LEBANON, Ind. -- Sergeant Dean Marks, with the Indiana State Police, finished his testimony for jurors on Sept. 6 and he said the eight blood stains on David Camm's T-shirt came from when Jill was shot on Sept. 28, 2000.
He says the eight blood stains, that are 1 millimeter in size, are typical of a high velocity impact stain. He doesn't expect to see a uniform pattern, but a similar pattern of high velocity impact stains was also found in the Bronco. This helps the prosecution's argument that Camm was near Jill when she was shot. Marks said that Camm would had to have been within three to four feet to get those eight stains.
Marks said that he was first consulted about the case on Oct. 6, 2000. He was shown pictures of the blood stains by an ISP major where he worked in Northern Indiana. On Oct. 19, 2001 he was contacted by Stan Faith to give an official analysis of the eight stains.
Marks analyzed 149 pictures of the blood stains and actual cuts from the shirt that included some of the blood stains. Marks said it is not uncommon to study pictures and not see the actual shirt. Marks looked at the cuttings under a microscope to come to his final conclusion. He found that the stains were driven into the threads of the shirt and that only a high energy event, like a gunshot, could have got the stains.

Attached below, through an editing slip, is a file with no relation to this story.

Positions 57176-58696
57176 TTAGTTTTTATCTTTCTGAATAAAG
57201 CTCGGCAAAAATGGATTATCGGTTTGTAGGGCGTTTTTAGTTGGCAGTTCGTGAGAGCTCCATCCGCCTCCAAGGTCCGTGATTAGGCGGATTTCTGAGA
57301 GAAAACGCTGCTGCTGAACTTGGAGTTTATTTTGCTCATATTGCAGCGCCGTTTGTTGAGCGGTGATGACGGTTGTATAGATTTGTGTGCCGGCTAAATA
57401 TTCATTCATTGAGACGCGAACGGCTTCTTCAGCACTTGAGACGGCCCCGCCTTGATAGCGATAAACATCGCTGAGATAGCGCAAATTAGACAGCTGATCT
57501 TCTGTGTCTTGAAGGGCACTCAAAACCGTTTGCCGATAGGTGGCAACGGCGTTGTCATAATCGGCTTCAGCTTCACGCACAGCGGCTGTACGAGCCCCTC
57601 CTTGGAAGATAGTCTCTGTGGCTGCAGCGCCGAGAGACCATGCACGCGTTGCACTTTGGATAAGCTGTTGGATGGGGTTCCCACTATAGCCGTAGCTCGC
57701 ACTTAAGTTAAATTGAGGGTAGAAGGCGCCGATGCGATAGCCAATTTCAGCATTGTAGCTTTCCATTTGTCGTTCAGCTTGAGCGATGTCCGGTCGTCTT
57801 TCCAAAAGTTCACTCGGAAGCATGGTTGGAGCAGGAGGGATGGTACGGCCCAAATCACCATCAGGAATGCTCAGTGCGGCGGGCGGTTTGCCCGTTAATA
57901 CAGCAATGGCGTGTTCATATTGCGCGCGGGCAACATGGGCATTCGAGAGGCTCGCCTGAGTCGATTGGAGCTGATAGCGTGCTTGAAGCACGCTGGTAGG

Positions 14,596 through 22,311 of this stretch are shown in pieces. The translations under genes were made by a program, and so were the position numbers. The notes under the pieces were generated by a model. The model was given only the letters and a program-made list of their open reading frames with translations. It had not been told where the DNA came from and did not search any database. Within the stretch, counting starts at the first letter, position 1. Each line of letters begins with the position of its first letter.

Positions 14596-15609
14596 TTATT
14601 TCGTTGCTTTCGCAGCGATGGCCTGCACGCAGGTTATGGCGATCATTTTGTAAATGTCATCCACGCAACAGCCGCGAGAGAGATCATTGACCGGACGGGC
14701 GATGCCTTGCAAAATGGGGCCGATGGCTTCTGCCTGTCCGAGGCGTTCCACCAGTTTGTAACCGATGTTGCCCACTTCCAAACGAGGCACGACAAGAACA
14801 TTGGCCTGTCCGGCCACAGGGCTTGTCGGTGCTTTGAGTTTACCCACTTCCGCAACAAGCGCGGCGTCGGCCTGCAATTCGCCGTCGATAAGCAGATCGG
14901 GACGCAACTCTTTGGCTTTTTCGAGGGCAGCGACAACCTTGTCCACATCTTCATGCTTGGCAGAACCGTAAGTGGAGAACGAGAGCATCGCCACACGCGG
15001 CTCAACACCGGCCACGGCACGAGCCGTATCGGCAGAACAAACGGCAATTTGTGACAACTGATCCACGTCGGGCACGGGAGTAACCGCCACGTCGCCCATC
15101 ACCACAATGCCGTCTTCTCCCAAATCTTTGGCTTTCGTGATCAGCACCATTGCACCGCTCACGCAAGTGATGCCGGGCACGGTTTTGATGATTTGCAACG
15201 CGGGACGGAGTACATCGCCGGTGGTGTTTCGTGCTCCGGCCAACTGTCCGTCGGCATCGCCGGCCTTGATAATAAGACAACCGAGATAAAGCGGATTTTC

The defense argued the eight stains on David Camm's T-shirt could not have been high velocity impact spatter because there would be many more spatters on Camm's T-shirt than just eight.
Kammen also said that there is no college degree or course that makes someone qualified to be a blood stain analyst.
Marks said there is no step-by-step criteria that is used to analyze a blood stain.
"This is a subjective, opinion based science," Marks said.
Kammen also asked Marks about using magnification to analyze the stains and Marks said it was the first time he had to use it in order to determine high velocity spatter.
"The way I was trained is to be conservative and not lock yourself in," Marks said.
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